What is Obstructive Sleep Apnea and How Does it Affect Your Safety?

Apnea literally means “cessation of breath.” If someone has sleep apnea, his or her breath can become very shallow or may even stop breathing while asleep. This state of not breathing can occur up to dozens of times per hour, awakening the sleeper.

Obstructive sleep apnea (OSA) is the most common form of apnea, which occurs when your throat muscles intermittently relax and block your airway during sleep. The most apparent sign of obstructive sleep apnea is snoring. Anyone can develop OSA, although it most commonly affects middle-aged and older adults and people who are overweight.

OSA is a respiratory disorder characterized by a reduction or cessation of breathing during sleep coupled with symptoms such as excessive daytime sleepiness. Because of this, waking up several times prevents you from getting the rest you needed. So in reality, the time in bed does not equal time slept. Eight hours of sleep with OSA can be less refreshing than four hours of ordinary, uninterrupted sleep.

Given this, OSA may culminate in unpredictable and sudden incapacitation like falling asleep at the wheel, thus posing serious cognitive and neuropsychological risks contributing to the potential for crashes, injuries, and fatalities.

Commercial vehicle drivers truckers, bus drivers, and others that require commercial drivers license should understand the risks of this condition. If you feel the following symptoms or if you have existing obstructive sleep apnea, it is best to consult with a certified medical examiner to conduct a physical exam for your DOT medical card.


If you have obstructive sleep apnea, you usually begin snoring heavily soon after falling asleep.

  • snoring often becomes very loud
  • snoring is interrupted by a long silent period while your breathing stops
  • the silence is followed by a loud snort and gasp, as you attempt to breathe
  • this pattern repeats throughout the night

Most people with obstructive sleep apnea don’t know their breathing starts and stops during the night. Sometimes, a sleep partner or other family members hear the loud snoring, gasping, and snorting. Snoring can be loud enough to hear through walls.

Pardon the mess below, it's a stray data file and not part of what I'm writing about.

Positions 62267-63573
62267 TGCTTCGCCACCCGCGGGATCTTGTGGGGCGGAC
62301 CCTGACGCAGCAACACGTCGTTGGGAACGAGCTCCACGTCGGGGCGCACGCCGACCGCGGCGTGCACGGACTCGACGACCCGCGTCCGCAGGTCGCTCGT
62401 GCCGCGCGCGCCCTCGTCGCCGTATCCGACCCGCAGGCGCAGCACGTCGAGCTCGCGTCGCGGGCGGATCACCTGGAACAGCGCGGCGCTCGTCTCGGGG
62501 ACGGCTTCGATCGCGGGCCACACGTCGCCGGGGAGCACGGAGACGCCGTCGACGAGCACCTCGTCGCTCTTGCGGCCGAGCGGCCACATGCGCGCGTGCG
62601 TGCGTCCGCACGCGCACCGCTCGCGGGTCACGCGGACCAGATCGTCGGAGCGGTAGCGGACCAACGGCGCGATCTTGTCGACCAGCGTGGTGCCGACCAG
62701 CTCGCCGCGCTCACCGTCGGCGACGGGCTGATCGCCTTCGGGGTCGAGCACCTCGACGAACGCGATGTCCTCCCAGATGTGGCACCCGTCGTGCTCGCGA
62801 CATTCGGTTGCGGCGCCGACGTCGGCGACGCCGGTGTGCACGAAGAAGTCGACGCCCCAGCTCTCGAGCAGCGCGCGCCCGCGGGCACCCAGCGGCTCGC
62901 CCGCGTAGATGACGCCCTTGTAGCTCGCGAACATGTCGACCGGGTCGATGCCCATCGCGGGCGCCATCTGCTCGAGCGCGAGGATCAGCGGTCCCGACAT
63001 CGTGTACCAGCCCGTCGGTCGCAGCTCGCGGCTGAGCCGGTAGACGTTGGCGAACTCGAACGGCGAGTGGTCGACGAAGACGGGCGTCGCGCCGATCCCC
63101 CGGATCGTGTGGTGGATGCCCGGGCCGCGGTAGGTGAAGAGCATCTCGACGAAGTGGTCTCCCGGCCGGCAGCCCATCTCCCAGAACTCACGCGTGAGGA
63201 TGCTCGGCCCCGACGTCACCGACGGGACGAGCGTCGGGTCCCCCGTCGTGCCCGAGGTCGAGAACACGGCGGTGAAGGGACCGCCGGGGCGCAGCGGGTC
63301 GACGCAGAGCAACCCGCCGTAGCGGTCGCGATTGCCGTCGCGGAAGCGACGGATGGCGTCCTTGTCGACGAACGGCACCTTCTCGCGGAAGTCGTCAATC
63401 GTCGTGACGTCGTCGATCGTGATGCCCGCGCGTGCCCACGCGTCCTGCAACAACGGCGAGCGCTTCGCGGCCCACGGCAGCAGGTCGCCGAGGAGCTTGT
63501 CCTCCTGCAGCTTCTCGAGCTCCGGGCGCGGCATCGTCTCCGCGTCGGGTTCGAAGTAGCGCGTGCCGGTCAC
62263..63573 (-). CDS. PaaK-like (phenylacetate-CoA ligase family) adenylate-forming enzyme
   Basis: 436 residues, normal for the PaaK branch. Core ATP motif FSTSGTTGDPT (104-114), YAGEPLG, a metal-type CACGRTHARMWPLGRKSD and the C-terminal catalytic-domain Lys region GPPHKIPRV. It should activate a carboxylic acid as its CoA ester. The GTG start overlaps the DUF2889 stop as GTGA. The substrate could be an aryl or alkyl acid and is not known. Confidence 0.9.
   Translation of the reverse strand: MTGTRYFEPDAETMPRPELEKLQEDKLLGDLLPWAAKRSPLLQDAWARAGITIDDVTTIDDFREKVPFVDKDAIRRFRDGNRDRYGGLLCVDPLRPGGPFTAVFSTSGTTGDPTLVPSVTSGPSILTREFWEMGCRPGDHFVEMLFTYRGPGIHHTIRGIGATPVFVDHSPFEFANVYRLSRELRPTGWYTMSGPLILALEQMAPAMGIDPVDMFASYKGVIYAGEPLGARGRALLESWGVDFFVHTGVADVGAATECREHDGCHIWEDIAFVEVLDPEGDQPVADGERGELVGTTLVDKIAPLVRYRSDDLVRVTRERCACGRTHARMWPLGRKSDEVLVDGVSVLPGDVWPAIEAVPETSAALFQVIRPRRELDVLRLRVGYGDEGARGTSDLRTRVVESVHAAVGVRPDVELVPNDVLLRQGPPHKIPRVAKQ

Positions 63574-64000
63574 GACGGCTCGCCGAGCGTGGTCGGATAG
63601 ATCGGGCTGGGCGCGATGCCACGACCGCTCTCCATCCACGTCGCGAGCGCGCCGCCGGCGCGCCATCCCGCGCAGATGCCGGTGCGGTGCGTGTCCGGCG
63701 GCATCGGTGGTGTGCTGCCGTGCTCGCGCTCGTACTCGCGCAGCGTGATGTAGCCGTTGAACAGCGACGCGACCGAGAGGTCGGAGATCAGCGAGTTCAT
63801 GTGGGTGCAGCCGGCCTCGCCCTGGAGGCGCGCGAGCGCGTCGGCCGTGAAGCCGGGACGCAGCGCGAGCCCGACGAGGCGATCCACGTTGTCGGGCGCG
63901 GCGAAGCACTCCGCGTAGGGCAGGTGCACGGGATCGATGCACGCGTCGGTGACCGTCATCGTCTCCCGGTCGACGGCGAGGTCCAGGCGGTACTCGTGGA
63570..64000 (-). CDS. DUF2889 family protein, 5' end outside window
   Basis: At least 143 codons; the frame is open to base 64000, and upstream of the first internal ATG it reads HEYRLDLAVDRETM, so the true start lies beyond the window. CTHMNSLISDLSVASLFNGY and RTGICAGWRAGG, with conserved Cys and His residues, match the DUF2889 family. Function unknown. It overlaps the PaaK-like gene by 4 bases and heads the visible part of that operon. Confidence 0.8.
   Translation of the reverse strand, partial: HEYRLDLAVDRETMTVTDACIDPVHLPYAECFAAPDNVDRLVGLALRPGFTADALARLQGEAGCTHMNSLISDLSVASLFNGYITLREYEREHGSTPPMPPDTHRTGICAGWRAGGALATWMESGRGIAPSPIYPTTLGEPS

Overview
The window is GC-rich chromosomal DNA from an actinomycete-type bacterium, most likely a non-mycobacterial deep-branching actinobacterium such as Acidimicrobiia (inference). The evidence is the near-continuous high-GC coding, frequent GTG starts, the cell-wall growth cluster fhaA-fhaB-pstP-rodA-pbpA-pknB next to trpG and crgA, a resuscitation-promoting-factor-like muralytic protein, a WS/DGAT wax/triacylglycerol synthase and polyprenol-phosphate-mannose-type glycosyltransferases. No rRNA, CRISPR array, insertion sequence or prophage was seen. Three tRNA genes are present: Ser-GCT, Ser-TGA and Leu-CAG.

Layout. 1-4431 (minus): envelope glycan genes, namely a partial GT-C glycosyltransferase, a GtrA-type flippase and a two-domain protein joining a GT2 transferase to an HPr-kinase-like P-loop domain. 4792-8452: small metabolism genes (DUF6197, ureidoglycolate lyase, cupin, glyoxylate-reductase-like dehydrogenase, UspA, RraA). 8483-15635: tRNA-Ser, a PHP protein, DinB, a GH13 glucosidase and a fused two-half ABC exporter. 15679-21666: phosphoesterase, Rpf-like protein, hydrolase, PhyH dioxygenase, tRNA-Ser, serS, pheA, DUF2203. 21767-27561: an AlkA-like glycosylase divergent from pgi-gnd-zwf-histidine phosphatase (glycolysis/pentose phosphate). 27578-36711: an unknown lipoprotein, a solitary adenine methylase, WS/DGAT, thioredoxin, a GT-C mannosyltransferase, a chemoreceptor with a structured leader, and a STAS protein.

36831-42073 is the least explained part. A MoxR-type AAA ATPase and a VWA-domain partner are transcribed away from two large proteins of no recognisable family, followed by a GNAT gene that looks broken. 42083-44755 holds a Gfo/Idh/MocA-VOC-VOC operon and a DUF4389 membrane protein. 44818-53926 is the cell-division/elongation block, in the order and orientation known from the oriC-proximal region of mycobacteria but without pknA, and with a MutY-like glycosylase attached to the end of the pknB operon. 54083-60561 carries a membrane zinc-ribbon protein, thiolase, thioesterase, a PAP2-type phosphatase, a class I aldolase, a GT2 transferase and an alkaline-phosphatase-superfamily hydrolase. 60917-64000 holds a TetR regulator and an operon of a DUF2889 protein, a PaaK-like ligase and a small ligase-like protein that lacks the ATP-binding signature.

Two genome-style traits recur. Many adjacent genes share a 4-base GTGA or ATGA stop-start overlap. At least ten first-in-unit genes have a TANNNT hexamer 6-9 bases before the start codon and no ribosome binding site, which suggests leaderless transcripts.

People with sleep apnea may:

  • wake up unrefreshed in the morning
  • feel sleepy or drowsy throughout the day
  • fall asleep while working, reading, or watching TV
  • feel sleepy while driving, or even fall asleep while driving
  • act grumpy, impatient, or irritable
  • be forgetful
  • have hard-to-treat headaches

Furthermore, someone without enough restorative sleep is often prone to cognitive inabilities such as reaction time, vigilance, attention span, decision making, memory, learning, problem-solving, and multi-tasking. OSA can also lead to mood swings and difficulty controlling inappropriate feelings. While driving, OSA patients were more likely to unintentionally swerve and strike objects – a serious and dangerous outcome for the transportation industry.

OSA raises health and safety concerns beyond those of other sleep disorders. Near-term increases in fatigue and cognitive dysfunction can result. Also, there are long-term adverse health effects such as dramatically increased risk for hypertension, heart disease, stroke, diabetes, and obesity.

To learn more, contact us at 925-275-9350 or visit one of our testing centers:

San Ramon Occupational Center (Main Office)
1081 Market Place, Suite 100
San Ramon, CA 94583
Phone: 925-275-9350

Fremont Occupational Testing (by appointment only)
556 Mowry Ave, Suite 102
Fremont, CA 94536
Phone: 510-742-9143


For more information and or to schedule an examination, please contact us at East Bay Occupational Testing / San Ramon Occupational Center at 925-275-9350.

Serving and providing testing and evaluations for DOT and commercial drivers for San Ramon, Danville, Pleasanton, Tracy, Livermore, Alamo, Walnut Creek, Fremont, Lathrop, Stockton, Oakland, Concord, Antioch, Brentwood, and surrounding areas.